We study the interstellar medium in a sample of 27 high-redshift quasar host galaxies at z 6, using the [C ii] 158 μm emission line and the underlying dust continuum observed at ∼1 kpc resolution with Atacama Large Millimeter Array. By performing uv-plane spectral stacking of both the high and low spatial resolution data, we investigate the spatial and velocity extent of gas and the size of the dust-emitting regions. We find that the average surface brightness profile of both the [C ii] and the dust continuum emission can be described by a steep component within a radius of 2 kpc and a shallower component with a scale length of 2 kpc, detected up to ∼10 kpc. The surface brightness of the extended emission drops below ∼1% of the peak at radius of ∼5 kpc, beyond which it constitutes 10%-20% of the total measured flux density. Although the central component of the dust continuum emission is more compact than that of the [C ii] emission, the extended components have equivalent profiles. The observed extended components are consistent with those predicted by hydrodynamical simulations of galaxies with similar infrared luminosities, where the dust emission is powered by star formation. The [C ii] spectrum measured in the mean uv-plane stacked data can be described by a single Gaussian, with no observable [C ii] broad-line emission (velocities in excess of 500 km s-1), which would be indicative of outflows. Our findings suggest that we are probing the interstellar medium and associated star formation in the quasar host galaxies up to radii of 10 kpc, whereas we find no evidence for halos or outflows.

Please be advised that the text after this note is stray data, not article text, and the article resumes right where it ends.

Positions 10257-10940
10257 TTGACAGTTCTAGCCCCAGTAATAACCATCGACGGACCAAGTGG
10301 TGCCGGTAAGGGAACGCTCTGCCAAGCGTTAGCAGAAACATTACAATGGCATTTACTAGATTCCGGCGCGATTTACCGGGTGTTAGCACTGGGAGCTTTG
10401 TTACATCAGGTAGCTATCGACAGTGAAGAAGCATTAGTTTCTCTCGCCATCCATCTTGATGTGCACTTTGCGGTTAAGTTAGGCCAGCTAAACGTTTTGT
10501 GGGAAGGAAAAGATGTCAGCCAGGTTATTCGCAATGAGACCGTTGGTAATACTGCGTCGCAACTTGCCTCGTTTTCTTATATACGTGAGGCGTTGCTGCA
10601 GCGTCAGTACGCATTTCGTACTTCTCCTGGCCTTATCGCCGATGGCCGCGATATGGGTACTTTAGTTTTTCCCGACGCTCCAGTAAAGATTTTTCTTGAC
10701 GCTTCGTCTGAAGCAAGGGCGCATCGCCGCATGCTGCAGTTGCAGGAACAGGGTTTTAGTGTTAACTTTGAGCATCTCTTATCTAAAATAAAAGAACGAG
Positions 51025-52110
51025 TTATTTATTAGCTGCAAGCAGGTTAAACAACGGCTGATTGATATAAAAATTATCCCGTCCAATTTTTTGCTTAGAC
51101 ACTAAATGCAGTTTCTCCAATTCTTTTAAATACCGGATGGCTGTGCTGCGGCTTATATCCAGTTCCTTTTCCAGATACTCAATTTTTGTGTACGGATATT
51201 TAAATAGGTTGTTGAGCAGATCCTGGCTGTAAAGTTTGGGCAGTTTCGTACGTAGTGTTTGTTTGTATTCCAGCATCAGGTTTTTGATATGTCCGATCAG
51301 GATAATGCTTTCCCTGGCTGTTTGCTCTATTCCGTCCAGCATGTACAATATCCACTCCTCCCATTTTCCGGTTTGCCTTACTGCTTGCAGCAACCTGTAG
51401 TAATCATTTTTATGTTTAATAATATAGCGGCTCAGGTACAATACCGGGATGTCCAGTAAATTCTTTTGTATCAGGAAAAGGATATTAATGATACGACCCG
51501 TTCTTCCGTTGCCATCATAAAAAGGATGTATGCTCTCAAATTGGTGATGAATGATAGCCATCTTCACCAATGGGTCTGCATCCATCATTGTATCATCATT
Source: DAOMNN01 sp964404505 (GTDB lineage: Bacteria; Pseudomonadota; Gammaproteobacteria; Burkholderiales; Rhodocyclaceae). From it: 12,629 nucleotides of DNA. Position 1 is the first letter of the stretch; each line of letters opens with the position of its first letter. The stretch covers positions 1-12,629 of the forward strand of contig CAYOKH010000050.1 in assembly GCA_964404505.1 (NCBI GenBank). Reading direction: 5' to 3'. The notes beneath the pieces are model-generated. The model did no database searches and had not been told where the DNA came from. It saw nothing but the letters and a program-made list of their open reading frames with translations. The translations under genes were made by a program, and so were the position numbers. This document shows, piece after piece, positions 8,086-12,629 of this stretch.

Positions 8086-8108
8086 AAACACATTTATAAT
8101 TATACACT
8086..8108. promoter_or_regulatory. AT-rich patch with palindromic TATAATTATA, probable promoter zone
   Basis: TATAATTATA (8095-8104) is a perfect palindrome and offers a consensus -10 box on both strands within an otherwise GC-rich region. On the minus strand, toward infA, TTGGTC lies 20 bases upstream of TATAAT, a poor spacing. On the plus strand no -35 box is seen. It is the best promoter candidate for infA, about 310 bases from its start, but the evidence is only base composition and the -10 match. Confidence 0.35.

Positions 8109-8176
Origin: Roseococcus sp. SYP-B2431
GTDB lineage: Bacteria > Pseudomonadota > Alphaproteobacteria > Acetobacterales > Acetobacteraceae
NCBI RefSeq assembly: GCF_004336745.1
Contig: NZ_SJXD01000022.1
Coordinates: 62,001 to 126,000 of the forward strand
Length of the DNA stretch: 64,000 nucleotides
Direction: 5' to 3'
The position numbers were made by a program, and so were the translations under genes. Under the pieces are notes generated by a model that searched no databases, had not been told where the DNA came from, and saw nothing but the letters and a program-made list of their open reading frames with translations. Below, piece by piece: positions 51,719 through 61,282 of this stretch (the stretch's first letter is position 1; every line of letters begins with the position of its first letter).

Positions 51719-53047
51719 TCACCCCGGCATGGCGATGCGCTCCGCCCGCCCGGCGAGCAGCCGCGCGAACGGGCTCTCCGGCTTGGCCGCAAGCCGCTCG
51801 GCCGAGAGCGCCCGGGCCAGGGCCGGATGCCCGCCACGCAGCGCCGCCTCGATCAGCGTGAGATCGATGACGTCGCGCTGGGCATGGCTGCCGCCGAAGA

- AGN host galaxies (2017)
- Dust continuum emission (412)
- High-redshift galaxies (734)
- Interstellar line emission (844)
ASJC Scopus subject areas
- Astronomy and Astrophysics
- Space and Planetary Science